You ought to have a plan that says what needs to be built and estimate for how long it will take and when it will be done by. Then when a component is not ready on time you can also assess what impact the delay has on the completion date.

Setup the release project and put it under source control. Make it his responsibility to integrate his code into it and one of the deliverables is that you can check-out the project and build it at your location.

It is not always obvious to workers what thier boss wants them to do, and often they find themselves second guessing priorities. As a manager you need to make very clear what needs to be done and it what order. He may not think its important to integrate the code right now, maybe he's in panic mode just trying to write code that does something. If verbal communication is problematic, it is critical things are reinforced with written communication.

My personal pet-peeve is "It's done but...". If there's a "but" it's not $*(&!# done.

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Andrew Rollings has written something about the different types of persons you can expect in any organisation. Sadly I lend my copy of the book to some professor here so I can't look it up but I can remember there were types ranging from the "maverick" to the "primadonna" each with its own unique behaviour and strategies for recognizing and dealing with such persons.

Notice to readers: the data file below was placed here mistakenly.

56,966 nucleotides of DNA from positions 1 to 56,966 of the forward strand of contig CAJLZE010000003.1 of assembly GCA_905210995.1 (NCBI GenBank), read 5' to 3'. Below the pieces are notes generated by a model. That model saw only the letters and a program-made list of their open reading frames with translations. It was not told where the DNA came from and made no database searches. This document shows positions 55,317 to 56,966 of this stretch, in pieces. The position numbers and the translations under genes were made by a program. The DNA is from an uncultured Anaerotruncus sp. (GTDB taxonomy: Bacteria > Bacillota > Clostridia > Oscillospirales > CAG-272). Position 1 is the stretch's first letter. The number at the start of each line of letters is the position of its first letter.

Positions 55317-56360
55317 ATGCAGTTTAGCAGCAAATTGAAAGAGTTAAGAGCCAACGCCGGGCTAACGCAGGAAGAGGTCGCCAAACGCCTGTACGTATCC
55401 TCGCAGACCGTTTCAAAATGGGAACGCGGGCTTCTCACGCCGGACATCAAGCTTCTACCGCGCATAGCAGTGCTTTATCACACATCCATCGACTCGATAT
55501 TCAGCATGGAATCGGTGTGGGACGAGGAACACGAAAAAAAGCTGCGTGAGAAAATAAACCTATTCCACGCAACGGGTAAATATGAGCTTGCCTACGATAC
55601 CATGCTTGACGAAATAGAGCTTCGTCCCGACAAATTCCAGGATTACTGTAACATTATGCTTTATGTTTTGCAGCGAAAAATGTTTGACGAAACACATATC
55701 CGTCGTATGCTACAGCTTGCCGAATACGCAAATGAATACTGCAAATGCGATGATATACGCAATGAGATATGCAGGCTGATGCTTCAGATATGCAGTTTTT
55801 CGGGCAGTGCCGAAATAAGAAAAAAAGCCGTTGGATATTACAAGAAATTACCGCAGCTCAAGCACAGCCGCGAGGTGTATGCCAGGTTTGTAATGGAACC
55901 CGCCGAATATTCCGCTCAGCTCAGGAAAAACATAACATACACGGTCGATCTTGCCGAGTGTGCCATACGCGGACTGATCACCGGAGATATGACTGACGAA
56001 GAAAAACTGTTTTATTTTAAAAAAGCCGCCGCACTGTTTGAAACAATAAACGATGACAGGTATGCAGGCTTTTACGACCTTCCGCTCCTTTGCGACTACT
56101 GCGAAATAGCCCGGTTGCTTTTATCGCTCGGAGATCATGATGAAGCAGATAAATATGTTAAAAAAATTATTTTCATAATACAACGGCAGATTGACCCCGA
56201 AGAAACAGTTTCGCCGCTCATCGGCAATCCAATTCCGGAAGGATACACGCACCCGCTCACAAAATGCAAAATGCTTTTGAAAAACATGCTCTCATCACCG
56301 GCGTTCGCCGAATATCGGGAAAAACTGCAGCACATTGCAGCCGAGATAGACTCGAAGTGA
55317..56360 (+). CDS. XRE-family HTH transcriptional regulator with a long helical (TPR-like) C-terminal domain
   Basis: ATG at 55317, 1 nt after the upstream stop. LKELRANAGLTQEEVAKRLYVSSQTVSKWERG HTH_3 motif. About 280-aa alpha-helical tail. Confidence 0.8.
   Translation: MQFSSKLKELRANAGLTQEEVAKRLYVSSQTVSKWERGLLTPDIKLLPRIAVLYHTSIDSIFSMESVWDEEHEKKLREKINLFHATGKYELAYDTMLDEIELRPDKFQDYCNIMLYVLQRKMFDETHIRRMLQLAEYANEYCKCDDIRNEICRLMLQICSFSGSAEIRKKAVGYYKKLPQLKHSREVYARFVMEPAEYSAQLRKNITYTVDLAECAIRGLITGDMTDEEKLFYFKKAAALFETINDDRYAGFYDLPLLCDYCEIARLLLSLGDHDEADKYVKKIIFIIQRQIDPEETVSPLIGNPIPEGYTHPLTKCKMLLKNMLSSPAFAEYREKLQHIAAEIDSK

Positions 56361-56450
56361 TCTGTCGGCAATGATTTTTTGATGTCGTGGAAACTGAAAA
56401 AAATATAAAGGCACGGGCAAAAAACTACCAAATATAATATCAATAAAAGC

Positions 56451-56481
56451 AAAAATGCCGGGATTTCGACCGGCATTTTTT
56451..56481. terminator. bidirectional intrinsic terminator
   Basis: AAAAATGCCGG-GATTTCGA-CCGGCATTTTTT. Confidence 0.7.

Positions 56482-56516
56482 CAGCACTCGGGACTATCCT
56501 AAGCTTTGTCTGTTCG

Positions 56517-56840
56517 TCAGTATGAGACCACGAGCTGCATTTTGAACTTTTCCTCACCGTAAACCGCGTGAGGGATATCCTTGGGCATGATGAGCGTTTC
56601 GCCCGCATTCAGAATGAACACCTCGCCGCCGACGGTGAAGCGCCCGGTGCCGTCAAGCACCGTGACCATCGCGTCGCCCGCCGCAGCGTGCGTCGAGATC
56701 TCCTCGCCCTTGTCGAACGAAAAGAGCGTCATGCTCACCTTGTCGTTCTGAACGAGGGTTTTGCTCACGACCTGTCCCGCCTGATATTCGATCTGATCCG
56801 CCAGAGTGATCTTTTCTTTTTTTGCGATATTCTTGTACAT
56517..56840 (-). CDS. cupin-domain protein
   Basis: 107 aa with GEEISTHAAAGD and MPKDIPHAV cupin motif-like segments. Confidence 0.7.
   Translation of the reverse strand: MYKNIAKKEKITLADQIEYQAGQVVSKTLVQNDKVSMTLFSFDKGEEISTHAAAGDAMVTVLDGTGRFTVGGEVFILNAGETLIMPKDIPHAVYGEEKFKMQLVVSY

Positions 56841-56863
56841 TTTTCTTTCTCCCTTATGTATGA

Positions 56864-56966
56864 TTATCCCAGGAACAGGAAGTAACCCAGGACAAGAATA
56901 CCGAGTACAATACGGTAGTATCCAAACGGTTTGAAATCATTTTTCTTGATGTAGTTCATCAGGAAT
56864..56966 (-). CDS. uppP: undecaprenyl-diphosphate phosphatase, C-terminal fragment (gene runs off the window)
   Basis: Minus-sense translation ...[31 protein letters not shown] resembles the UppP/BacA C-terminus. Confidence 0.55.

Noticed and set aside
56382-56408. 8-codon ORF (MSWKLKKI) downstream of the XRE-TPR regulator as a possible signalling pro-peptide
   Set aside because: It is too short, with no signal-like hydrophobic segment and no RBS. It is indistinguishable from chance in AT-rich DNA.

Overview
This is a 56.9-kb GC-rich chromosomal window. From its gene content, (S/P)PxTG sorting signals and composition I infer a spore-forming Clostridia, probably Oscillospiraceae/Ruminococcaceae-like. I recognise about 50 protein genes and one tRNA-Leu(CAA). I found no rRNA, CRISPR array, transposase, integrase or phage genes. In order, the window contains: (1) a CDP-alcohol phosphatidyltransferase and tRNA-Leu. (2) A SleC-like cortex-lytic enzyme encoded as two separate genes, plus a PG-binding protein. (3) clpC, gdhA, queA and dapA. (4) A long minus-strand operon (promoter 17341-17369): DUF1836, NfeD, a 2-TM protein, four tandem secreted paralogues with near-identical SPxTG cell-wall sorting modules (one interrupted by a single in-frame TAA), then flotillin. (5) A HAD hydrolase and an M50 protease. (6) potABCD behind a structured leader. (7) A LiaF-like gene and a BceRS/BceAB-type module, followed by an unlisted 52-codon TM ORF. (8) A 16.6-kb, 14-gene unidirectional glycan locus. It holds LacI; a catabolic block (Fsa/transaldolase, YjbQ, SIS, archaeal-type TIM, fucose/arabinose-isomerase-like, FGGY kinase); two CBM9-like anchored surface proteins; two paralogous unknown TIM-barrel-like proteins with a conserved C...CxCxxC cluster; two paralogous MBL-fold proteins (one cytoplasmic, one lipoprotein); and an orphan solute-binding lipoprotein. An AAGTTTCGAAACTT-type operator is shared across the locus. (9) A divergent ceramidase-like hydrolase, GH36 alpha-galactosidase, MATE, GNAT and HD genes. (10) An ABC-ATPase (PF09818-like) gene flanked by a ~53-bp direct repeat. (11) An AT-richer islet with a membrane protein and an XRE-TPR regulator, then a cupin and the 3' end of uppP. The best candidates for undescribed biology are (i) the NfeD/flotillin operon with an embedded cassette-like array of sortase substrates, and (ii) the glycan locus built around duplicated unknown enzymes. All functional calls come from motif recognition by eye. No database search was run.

From your collegue's cryptic coding practices and creating numerous projects behavior I think this guy just would like to program on his own, rather then share his code and let other people work on that. Thats cool, he can be an indie game developer on his own but your boss should recognize such persons can not be shoehorned in any organisation no matter how brilliant they are. Usually such persons are quickly "promoted" to the research department of companies so their knowledge and expertise can still be used.

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Quote:
Original post by eelke_folmer
Andrew Rollings has written something about the different types of persons you can expect in any organisation. Sadly I lend my copy of the book to some professor here so I can't look it up but I can remember there were types ranging from the "maverick" to the "primadonna" each with its own unique behaviour and strategies for recognizing and dealing with such persons.


Not Rollings, but you can expect to see a number of people from The A to Z of Programmer Predilections in any organization.

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Thanks again for the replies (especially the extensive one from Shannon).

Yesterday we sat at one computer to merge the code somehow to one codebase. Due to fact I left the company earlier then him yesterday, I told him to check everything into subversion. What he even did! He also had a conversation with the supervisor.